PSEB 10th Class Science Notes Chapter 8 How do Organisms Reproduce?

This PSEB 10th Class Science Notes Chapter 8 How do Organisms Reproduce? will help you in revision during exams.

PSEB 10th Class Science Notes Chapter 8 How do Organisms Reproduce?

→ The phenomenon of the formation of new individuals by the existing ones is called reproduction.

→ Reproduction is a means of the perpetuation of the species, and also a method of their multiplication.

→ Reproduction, unlike other life processes, is not essential to maintain the life of an individual organism.

→ Reproduction is the formation of similar organisms with the same body design, due to information of inheritance. (DNA or RNA).

→ Reproduction involves the creation of a DNA copy and additional cellular apparatus by the cell involved in the process.

→ DNA copies formed are not identical and have some variations but if variations are drastic then-new DNA copies cannot work.

PSEB 10th Class Science Notes Chapter 8 How do Organisms Reproduce?

→ All organisms reproduce. The reproducing organisms create new individuals that look very much like themselves.

→ The chromosomes in the nucleus of a cell contain information for the inheritance of features from parents to the next generation in the form of DNA (Deoxyribose Nucleic Acid) molecules.

→ The DNA in the cell nucleus is the information source for making proteins. Cells use chemical reactions to build copies of their DNA.

→ No biochemical reaction is absolutely reliable. Therefore, the process of copying the DNA will have some variations each time.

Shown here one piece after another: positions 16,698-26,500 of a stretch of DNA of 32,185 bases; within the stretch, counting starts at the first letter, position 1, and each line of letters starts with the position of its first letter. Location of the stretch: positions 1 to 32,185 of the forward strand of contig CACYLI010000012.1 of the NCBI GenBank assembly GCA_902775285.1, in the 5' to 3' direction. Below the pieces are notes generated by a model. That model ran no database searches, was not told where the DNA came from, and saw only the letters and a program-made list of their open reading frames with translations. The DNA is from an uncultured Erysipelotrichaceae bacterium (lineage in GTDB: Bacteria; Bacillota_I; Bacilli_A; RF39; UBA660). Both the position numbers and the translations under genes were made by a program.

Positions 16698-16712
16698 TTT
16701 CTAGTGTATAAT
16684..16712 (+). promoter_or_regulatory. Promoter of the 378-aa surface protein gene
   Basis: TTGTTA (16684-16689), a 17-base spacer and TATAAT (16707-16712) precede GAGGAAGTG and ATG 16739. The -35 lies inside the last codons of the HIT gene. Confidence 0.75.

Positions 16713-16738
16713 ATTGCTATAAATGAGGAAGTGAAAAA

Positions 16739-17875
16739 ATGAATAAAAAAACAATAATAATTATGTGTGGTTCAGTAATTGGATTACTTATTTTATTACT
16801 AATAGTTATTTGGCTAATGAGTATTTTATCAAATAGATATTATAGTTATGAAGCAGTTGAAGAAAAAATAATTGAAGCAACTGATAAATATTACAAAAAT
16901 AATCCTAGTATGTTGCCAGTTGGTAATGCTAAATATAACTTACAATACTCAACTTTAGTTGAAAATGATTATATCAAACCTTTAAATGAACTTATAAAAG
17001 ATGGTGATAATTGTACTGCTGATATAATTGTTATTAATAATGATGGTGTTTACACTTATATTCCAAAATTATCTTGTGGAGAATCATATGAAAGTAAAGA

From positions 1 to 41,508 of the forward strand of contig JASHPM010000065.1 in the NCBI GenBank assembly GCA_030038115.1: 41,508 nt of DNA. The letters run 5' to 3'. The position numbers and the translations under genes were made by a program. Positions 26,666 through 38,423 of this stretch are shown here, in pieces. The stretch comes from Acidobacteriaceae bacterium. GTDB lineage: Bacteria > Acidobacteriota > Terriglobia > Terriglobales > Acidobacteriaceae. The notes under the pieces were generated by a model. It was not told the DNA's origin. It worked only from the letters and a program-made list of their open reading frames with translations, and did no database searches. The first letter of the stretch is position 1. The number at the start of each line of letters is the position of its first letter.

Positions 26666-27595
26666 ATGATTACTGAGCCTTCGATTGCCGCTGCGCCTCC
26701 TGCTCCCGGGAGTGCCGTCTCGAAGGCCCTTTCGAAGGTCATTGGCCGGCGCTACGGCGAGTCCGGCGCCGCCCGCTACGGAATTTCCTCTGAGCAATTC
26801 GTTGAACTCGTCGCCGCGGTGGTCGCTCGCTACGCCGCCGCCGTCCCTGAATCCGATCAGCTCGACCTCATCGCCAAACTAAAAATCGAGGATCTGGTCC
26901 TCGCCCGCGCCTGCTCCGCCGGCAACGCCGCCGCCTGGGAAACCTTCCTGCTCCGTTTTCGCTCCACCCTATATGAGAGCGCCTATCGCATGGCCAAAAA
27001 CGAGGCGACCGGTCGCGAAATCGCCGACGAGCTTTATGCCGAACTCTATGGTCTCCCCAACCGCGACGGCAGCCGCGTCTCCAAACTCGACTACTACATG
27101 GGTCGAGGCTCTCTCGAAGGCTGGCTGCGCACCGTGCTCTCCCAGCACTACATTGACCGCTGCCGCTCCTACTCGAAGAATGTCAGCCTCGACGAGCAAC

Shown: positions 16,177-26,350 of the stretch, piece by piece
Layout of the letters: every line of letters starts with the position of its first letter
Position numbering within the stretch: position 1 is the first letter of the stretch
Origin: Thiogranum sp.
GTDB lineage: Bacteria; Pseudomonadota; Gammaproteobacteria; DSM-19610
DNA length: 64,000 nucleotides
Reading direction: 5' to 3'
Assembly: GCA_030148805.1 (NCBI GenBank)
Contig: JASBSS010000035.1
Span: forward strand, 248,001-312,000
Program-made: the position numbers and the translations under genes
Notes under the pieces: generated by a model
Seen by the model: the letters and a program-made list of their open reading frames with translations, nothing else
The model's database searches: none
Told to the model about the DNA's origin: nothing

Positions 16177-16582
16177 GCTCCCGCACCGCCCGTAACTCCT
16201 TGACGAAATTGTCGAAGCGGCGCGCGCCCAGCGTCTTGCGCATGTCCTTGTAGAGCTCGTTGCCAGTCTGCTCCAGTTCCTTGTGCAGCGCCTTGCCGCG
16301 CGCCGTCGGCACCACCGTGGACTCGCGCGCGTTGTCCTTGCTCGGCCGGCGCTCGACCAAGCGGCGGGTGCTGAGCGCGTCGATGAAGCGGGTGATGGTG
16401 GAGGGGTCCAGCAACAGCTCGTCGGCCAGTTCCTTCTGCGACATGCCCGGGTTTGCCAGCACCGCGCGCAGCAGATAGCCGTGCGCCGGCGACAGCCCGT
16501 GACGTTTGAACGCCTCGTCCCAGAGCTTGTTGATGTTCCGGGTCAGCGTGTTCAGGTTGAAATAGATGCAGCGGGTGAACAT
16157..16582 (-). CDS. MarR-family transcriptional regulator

→ Some of the variations might be so drastic that the new DNA copy cannot work with the cellular apparatus it inherits. Such a newborn cell will simply die.

→ The inbuilt tendency for variation during reproduction is the basis for evolution.

→ If a population of reproducing organisms were suited to a particular niche and if the niche were drastically altered, the population could be wiped out.

→ If the water temperature increases by global warming, most of the bacteria living in temperate waters would die.

→ In unicellular organisms, cell division or fission leads to the creation of new individuals.

→ Many bacteria and protozoa simply split into two equal halves during cell division.

→ In Leishmania (which causes kala-azar), binary fission occurs in a definite orientation of the body.

PSEB 10th Class Science Notes Chapter 8 How do Organisms Reproduce?

→ The malarial parasite, Plasmodium, divides into many daughter cells simultaneously by multiple fission.